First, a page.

• OCMS (Object Code Mapping Service): P2P approach is suggested to improve scalability

  • Open Issues (Addressing and Networking)

    • New conception of Transport Layer for IoT (Problems)

    • Unnecessary Connection setup in TCP (three-way handshaking) • Performance problems of TCP Congestion control for a very small

    sessions • Data buffering in TCP both at the source and destination

  • Open Issues (Privacy and Security)

    • IoT is extremely vulnerable to attacks

    • Components spend most of the time unattended (physical attack) • Most of the communications are wireless (eavesdropping) • IoT components are simple and low-energy (can’t implement complex

    security schemes)

    • Major problems: authentication and data integrity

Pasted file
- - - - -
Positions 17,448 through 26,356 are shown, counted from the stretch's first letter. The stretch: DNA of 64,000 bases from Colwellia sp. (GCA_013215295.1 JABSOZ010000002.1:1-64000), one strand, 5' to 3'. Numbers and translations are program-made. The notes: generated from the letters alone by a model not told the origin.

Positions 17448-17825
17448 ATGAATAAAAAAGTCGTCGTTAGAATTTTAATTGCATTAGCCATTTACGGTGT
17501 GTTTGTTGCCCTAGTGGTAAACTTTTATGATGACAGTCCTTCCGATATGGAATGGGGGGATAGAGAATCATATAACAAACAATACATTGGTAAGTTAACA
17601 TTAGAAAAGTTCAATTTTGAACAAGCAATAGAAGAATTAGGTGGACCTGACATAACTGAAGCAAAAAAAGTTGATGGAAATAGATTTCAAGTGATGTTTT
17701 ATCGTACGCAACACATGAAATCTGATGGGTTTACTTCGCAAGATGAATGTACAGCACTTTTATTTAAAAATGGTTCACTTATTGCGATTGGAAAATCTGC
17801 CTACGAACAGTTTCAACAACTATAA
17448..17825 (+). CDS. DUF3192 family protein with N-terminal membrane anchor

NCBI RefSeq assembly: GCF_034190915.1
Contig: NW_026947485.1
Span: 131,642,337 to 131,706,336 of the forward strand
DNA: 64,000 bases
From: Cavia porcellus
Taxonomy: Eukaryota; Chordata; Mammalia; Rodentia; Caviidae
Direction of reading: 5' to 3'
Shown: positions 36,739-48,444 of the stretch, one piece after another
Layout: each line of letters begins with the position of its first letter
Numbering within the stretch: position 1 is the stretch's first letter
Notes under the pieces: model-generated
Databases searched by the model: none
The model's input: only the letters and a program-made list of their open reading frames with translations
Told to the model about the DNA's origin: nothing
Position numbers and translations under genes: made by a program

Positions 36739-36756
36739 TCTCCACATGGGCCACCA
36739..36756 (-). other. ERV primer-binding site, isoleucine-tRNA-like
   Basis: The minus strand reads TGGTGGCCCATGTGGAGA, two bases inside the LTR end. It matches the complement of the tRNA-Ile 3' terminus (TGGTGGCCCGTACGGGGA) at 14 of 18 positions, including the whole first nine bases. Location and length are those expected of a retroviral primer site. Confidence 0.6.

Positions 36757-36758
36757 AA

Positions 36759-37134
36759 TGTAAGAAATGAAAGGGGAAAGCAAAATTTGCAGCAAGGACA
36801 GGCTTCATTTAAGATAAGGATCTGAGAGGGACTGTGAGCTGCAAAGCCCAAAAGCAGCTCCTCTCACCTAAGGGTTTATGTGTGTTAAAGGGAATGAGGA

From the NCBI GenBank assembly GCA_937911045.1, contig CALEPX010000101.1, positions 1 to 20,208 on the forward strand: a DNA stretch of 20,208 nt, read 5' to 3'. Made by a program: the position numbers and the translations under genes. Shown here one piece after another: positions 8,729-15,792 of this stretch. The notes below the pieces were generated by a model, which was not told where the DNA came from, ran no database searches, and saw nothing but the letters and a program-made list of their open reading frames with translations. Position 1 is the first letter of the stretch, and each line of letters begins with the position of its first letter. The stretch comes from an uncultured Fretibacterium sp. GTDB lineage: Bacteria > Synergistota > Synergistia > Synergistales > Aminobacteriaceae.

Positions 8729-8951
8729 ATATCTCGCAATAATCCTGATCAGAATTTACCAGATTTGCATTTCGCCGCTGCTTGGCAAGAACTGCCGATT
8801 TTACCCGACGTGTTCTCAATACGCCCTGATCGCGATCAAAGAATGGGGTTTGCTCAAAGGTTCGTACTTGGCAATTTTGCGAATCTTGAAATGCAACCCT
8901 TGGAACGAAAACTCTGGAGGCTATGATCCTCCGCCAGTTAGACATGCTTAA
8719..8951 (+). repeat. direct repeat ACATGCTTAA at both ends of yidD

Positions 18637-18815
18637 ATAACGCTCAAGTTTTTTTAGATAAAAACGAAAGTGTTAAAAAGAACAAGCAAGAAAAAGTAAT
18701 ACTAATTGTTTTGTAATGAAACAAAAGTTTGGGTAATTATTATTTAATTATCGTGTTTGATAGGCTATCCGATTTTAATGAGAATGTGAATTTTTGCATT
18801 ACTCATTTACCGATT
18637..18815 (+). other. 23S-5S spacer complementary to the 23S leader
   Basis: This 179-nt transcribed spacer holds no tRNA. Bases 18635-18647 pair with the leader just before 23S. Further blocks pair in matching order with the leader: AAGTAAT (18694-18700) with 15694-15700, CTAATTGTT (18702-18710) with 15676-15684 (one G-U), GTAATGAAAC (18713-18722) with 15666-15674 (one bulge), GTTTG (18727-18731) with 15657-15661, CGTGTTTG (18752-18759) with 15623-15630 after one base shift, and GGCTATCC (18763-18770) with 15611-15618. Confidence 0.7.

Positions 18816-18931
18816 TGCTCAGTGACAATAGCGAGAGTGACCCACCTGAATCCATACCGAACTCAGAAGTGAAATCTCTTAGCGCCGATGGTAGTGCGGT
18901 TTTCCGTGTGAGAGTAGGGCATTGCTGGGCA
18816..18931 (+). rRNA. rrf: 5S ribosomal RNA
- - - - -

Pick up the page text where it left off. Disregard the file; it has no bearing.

• Open Issues (Privacy and Security)

    • Proxy attack (man-in-the-middle attack)

    • Read-Write memory protection in tags against end nodes • Hash Message Authentication Code (H-MAC) against intermediate


    • Authentication

    • Data integrity

  • References

    1. Luigi Atzori, Antonio Iera, Giacomo Morabito, The Internet of Things: A survey, Computer Networks, Volume 54, Issue 15, 28 October 2010, Pages 2787-2805, ISSN 1389-1286


  • Thank You Questions?

    Internet of Things Internet of Things Internet of Things IoT Visions IoT Visions